I'll agree with much of what you say, although I'm far less passionate about the issue. I don't agree with the "slow" statement. The transfer of energy by hydraulic pressure is no slower than the mechanical linkage. I suppose that the "slow" that you refer to might be the time it takes a helmsman, without good anticipation, to interpret the need to correct steerage. A redeeming feature that you are not recognzing is power. Far less effort is required at the helm and this also means that there is far less mechanical effort required for an auto piloting device.

I totally agree with the "numb & insensitive" to the hands.
 

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Slow is 3 1/2 turns lock to lock on a 30 footer - 1/2 or one turn would be lots.

I'm passionate about it because I have it on my boat.

Never again.
 

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Closet Powerboater
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Absolutely.
My boat doesn't have one and it's TOP of my list to install.

During the trial sail, the broker (who is a powerboat guy) was asked if there was a rudder position indicator by me. "Yeah, that mark on the spoke is the middle." A marked spoke? It's 6 turns each way lock to lock..... Yeah.....

MedSailor
 

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Slow is 3 1/2 turns lock to lock on a 30 footer - 1/2 or one turn would be lots.

I'm passionate about it because I have it on my boat.

Never again.
I think the 3 & 1/2 turns is a function of the gearing from the wheel to the hydraulic pump and the rate that fluid is pumped. This is not an exclusive trait of hydraulic steering. Cable steering can also be designed to have more or fewer turns to complete the full action of the rudder.

The "passion" is relative too,- I don't have anything that is not on my boat.
 

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The best thing about hydraulic steering is the ease of engaging an autopilot. Can't think of any other reasons to have it. Six turns lock to lock??? easiest fix is to increase the size of the pump . Rudder indicator a must have in close quarters.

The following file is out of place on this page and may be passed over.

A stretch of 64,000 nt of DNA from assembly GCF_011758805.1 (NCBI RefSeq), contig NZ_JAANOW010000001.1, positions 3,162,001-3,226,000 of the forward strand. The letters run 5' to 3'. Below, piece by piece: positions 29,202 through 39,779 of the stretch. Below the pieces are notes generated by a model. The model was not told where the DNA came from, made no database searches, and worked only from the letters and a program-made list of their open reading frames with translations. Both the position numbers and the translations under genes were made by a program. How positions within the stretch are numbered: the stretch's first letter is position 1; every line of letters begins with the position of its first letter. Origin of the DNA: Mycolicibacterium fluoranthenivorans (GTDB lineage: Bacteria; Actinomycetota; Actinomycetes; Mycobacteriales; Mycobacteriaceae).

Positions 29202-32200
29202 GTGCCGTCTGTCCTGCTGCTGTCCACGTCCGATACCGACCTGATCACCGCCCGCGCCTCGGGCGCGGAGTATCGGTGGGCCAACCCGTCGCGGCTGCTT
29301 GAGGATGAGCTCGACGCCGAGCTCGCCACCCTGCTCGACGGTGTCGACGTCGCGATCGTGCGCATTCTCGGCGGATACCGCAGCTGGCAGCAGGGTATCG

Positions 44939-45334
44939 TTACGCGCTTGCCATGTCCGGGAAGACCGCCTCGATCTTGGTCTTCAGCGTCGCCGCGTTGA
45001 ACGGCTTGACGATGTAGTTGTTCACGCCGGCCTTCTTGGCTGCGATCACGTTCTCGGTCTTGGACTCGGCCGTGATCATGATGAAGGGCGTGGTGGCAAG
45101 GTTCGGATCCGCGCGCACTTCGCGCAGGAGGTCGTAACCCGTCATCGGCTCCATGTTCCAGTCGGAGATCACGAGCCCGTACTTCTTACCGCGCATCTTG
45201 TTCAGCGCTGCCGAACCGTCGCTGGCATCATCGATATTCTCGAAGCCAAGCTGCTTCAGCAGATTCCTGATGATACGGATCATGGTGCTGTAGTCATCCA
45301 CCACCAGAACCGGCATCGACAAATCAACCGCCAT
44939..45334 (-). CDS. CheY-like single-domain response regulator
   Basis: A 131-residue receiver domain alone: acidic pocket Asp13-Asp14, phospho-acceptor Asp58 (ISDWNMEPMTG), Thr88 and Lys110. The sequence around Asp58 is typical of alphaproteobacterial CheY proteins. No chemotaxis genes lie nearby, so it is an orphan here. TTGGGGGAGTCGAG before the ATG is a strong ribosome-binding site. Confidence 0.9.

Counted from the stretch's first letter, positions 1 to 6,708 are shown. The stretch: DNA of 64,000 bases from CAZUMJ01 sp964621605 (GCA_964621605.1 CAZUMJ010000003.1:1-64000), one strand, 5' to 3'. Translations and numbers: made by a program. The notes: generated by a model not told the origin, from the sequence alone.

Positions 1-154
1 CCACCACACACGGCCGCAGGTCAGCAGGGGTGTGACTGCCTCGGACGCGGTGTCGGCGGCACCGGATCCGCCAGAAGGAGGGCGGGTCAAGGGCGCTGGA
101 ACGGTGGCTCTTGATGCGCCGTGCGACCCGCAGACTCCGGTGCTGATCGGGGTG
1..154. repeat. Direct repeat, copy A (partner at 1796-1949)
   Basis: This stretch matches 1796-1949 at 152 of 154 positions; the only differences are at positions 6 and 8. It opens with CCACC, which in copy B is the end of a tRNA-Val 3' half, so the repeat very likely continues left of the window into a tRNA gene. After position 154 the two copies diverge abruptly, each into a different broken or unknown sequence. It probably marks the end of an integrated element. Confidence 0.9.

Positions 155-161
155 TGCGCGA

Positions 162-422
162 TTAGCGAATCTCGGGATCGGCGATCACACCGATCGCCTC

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Closet Powerboater
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The best thing about hydraulic steering is the ease of engaging an autopilot. Can't think of any other reasons to have it. Six turns lock to lock??? easiest fix is to increase the size of the pump . Rudder indicator a must have in close quarters.
There's also a knob on the pedestal that says "more turns/less turns". It may have something to do with it. ;) I'll investigate further when I get my pedestal put back together.

MedSailor
 

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6 turns??????????????????????????????????????????????????????????????????
 

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Closet Powerboater
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Maybe it was 3 or 4. I don't recall. My last boat had cable steering and it was 1.5 turns each way. This one was more but appears adjustable.
 

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Full-time Liveaboard
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My boat has Jefa rack & pinion for the wheel but hydraulic for the auto pilot. I like it because the wheel is sold and smooth but the auto pilot doesn't have to work as hard.
 

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Courtney the Dancer
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I think the reference to "slow" might be that most hydraulic helm pumps require 5 full turns lock to lock vs. mechanical steering norm of 2.
 

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Hello All, from a newbie here. My 1977 Bayliner Buccaneer 325 has been at the dock for two years as I have been, slowly, restoring her. Had to swing her around recently to install my new port lights. What a mess! 3.5 turns each way from center to lock with SeaStar hydraulic steering. I've been through every system on this boat, I thought. Just discovered today that it has Auto Pilot, with the pump, etc.., hidden deep in the bowels. Now I am a bit leery about relying on a 25 y/o system and am considering changing to a simple cable arrangement. BTW, not new on experience, power boat wise. 100 ton Masters. Just new to the sailboat thing. Any thoughts? Aside from the usual Buccaneer Baylitter comments. :)